I am concerned that the Department of Health is not portraying an accurate picture of vaccination and certain disease trends in Vermont.
Most speakers, including a cardiologist, a chiropractor and the organizer Bradley Rauch, connected vaccines and autism, while at a different location critics of the event held a bake sale that benefited three charities.
Absolutely no statistical or causal link has been found between any vaccination and autism. Nonetheless, the myth lives on.
Vermonters need to harness the energy created at the recent rallies. It’s time to stand with science in all its forms, whether environmental or medical.
Vermont citizens have long-held reservations against compulsory vaccination.
News Release — Vermont Department of Health August 31, 2016 Media Contact: Vermont Department of Health 802-863-7281 More Work Needed to Fully Protect Teens from Cancer-Causing HPV BURLINGTON – Vermont tops the nation in chicken pox vaccinations, according to newly published results from the 2015 National Immunization Survey for Teens (NIS-Teen), but there is more […]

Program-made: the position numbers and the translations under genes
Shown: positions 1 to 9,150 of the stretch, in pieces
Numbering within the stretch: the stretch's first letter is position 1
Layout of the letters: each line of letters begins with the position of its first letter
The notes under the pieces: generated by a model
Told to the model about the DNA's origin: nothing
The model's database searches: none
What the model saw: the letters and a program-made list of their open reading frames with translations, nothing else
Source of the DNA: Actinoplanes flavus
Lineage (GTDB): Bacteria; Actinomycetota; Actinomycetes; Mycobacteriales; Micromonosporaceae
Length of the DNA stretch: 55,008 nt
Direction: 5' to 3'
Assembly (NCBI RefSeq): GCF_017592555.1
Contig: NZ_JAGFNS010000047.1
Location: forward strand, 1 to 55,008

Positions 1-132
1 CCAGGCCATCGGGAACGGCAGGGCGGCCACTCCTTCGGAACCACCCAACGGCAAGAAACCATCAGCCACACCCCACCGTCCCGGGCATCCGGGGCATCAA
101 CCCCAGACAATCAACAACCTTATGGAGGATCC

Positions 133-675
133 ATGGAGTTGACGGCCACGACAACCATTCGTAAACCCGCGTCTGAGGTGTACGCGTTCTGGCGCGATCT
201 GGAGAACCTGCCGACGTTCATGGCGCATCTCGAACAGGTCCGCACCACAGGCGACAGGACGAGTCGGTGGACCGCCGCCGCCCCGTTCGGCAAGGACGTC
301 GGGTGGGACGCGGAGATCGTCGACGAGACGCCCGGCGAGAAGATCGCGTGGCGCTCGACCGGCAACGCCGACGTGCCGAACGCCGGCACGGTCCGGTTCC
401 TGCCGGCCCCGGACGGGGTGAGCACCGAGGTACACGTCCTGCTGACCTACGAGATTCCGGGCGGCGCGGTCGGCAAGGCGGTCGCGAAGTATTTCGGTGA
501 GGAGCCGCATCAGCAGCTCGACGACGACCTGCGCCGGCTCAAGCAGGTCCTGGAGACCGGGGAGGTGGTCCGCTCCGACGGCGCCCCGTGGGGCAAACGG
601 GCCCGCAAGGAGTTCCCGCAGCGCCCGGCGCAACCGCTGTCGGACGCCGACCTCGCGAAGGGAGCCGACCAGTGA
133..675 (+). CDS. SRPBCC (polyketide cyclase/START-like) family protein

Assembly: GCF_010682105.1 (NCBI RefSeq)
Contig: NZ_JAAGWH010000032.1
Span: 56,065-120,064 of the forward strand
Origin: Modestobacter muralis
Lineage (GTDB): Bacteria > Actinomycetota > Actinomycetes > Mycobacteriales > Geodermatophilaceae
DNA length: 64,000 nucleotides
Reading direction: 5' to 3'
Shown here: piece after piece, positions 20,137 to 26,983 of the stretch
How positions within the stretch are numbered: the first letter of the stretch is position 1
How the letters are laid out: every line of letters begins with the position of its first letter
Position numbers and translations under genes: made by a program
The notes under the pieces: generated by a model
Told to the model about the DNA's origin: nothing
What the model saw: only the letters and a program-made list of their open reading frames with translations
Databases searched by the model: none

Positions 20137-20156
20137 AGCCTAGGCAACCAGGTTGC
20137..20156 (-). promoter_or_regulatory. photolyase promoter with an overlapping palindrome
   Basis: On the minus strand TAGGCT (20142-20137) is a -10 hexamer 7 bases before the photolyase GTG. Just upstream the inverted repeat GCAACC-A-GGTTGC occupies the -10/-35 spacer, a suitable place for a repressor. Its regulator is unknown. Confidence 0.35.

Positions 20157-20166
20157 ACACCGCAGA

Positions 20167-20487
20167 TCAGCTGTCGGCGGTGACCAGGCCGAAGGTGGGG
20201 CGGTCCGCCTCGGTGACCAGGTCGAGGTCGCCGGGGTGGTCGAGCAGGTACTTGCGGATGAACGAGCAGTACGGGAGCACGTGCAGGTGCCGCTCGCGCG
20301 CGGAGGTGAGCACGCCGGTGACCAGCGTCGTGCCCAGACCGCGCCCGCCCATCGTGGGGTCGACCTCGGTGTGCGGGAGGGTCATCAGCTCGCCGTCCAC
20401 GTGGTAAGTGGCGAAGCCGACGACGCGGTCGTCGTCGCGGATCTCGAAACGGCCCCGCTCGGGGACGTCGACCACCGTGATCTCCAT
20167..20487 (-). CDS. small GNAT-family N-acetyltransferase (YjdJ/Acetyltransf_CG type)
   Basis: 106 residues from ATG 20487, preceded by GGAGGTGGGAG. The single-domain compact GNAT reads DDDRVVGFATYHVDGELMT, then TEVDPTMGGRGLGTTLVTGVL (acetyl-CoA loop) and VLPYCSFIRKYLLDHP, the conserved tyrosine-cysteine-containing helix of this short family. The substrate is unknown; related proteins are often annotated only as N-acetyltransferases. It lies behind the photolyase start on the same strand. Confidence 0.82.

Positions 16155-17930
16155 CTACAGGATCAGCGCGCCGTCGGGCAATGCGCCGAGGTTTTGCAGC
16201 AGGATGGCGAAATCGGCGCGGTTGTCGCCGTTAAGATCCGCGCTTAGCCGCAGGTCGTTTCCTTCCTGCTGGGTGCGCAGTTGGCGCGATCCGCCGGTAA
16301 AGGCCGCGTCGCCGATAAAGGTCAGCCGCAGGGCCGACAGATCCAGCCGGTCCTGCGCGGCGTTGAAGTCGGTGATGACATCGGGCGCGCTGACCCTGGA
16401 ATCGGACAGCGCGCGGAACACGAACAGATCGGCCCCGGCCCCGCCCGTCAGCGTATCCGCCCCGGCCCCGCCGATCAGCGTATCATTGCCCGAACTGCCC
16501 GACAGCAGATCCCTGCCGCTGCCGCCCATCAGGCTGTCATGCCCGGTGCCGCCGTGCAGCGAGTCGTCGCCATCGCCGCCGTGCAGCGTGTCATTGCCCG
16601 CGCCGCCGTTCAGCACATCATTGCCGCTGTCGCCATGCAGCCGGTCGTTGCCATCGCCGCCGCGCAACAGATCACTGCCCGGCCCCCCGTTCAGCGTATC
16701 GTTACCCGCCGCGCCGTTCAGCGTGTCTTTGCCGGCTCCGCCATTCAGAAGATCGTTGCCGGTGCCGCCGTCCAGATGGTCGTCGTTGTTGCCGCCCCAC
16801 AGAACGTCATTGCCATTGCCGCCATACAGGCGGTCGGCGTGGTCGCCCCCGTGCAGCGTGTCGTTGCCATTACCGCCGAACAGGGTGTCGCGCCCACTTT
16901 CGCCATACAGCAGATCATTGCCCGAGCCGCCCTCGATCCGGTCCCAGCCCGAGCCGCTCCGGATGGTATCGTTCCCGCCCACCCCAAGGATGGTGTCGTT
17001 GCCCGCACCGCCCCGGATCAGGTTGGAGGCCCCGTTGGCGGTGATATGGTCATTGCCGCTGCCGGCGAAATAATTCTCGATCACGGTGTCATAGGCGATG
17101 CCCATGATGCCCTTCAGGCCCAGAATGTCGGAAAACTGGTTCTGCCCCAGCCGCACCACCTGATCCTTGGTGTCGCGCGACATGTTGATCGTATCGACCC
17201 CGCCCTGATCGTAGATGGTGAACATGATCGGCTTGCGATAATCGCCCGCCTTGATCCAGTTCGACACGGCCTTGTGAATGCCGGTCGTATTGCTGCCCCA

“Vaccines work and parents should get their kids vaccinated,” Governor Shumlin said in a statement, upon signing a bill into law that removed an exemption covering 3,479 children in the state.
If you sign H.98 into law, you are effectively saying to the families of Vermont: “You do not have the right to be fully informed and make medical decisions for your children, and you must now choose between vaccination and education.”
My son not only had to deal with the horrors of cancer and chemotherapy, but also the fear he might needlessly lose his life to an infection.
I have been a pediatric nurse for 17 years, a Vermonter, a mother of two young children, one of whom is autistic, and as unlikely as it still feels, a cancer patient.
The current debate about a parent’s right to choose whether to vaccinate their children is reminiscent of a similarly heated debate — a smoker’s right to smoke.
The current superficial, thoroughly inadequate debate about vaccine policy in the Statehouse, and indeed throughout the country, is not so much about science, but fear.
The Legislature’s decision to consider ending parents’ rights to a philosophical exemption from immunizations raises some interesting questions about religion and Vermont.
Everyone should support getting rid of the philosophical and religious exemptions – everyone should be vaccinated against preventable diseases.